The Markets

The U.S. stock and bond markets appear to be conveying drastically different assessments of the growth outlook, leaving investors to decide which view will prevail.

The S&P 500 has come roaring back from a -13.04% decline and finished the quarter -5.57% (see table below) after a rebound that has defied worries over tighter monetary policy and geopolitical instability stemming from the war in Ukraine.

Many stock investors have even shrugged off a brief inversion of a closely watched section of theU.S. Treasury yield curve – a phenomenon that has predicted past recessions.

Bond investors appear far more pessimistic on the economy, with the ICE BofA index (an index which tracks US government and corporate debt) on track for its worst start to the year ever on worries that the Fed (The US Federal Reserve) will cause a recession by aggressively tightening monetary policy in its bid to fight surging inflation.

Yields on the benchmark 10-year Treasury are up 81 basis points this quarter and stand near their highest level since May 2019 (a sign of investor sentiment about the economy. A rising yield indicates falling demand for Treasury bonds, which means investors prefer higher-risk, higher-reward investments. A falling yield suggests the opposite).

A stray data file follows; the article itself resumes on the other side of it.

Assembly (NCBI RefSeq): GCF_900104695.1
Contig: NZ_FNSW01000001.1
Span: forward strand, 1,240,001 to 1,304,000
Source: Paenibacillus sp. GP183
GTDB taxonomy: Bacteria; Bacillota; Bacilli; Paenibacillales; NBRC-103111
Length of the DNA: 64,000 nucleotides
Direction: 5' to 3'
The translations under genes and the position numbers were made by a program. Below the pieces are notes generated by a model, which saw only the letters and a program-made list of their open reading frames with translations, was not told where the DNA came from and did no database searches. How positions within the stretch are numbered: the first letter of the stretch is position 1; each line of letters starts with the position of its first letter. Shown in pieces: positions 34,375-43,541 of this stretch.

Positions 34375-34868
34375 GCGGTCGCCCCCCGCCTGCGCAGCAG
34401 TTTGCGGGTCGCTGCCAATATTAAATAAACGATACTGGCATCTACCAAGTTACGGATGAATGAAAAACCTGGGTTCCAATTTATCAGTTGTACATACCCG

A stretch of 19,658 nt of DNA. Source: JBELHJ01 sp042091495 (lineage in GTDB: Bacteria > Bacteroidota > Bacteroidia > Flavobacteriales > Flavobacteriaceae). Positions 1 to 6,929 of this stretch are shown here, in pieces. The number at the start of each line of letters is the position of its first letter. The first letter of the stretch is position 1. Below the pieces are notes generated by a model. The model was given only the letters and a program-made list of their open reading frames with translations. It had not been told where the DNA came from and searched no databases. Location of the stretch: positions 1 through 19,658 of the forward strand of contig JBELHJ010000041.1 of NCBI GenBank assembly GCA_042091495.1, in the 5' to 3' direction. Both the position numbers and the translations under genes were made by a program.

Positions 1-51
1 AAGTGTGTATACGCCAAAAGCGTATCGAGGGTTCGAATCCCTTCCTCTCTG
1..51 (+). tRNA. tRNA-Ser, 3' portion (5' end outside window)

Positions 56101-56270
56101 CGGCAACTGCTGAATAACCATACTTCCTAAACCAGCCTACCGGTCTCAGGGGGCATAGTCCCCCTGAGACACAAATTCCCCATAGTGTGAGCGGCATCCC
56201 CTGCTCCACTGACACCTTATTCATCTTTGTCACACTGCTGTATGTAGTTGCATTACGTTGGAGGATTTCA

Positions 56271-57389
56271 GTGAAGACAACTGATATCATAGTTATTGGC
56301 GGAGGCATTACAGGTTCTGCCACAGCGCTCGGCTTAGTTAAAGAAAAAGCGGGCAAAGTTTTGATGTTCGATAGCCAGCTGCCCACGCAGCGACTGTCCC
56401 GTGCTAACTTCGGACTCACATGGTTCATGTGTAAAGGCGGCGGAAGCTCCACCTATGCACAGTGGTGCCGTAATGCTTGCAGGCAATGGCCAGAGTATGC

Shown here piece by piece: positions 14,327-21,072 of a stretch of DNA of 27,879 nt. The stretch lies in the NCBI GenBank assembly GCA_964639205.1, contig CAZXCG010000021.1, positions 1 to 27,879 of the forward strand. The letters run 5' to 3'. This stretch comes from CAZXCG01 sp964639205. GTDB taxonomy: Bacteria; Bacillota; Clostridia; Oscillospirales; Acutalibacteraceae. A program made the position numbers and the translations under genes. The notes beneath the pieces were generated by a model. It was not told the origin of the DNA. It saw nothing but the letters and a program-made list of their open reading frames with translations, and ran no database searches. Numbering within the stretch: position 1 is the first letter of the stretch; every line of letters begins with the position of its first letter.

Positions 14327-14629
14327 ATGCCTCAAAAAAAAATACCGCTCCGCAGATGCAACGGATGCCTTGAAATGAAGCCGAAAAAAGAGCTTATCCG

Illustrating the countervailing forces in markets, the CBOE Volatility Index (viewed as a “gauge off ear” in equity markets) stands not far from its lows of the year, with investors pinning the reversal in stocks on everything from quarter-end rebalancing to buying from retail investors. At the same time, the ICE BofAML MOVE index, which tracks Treasury yield volatility, remains elevated.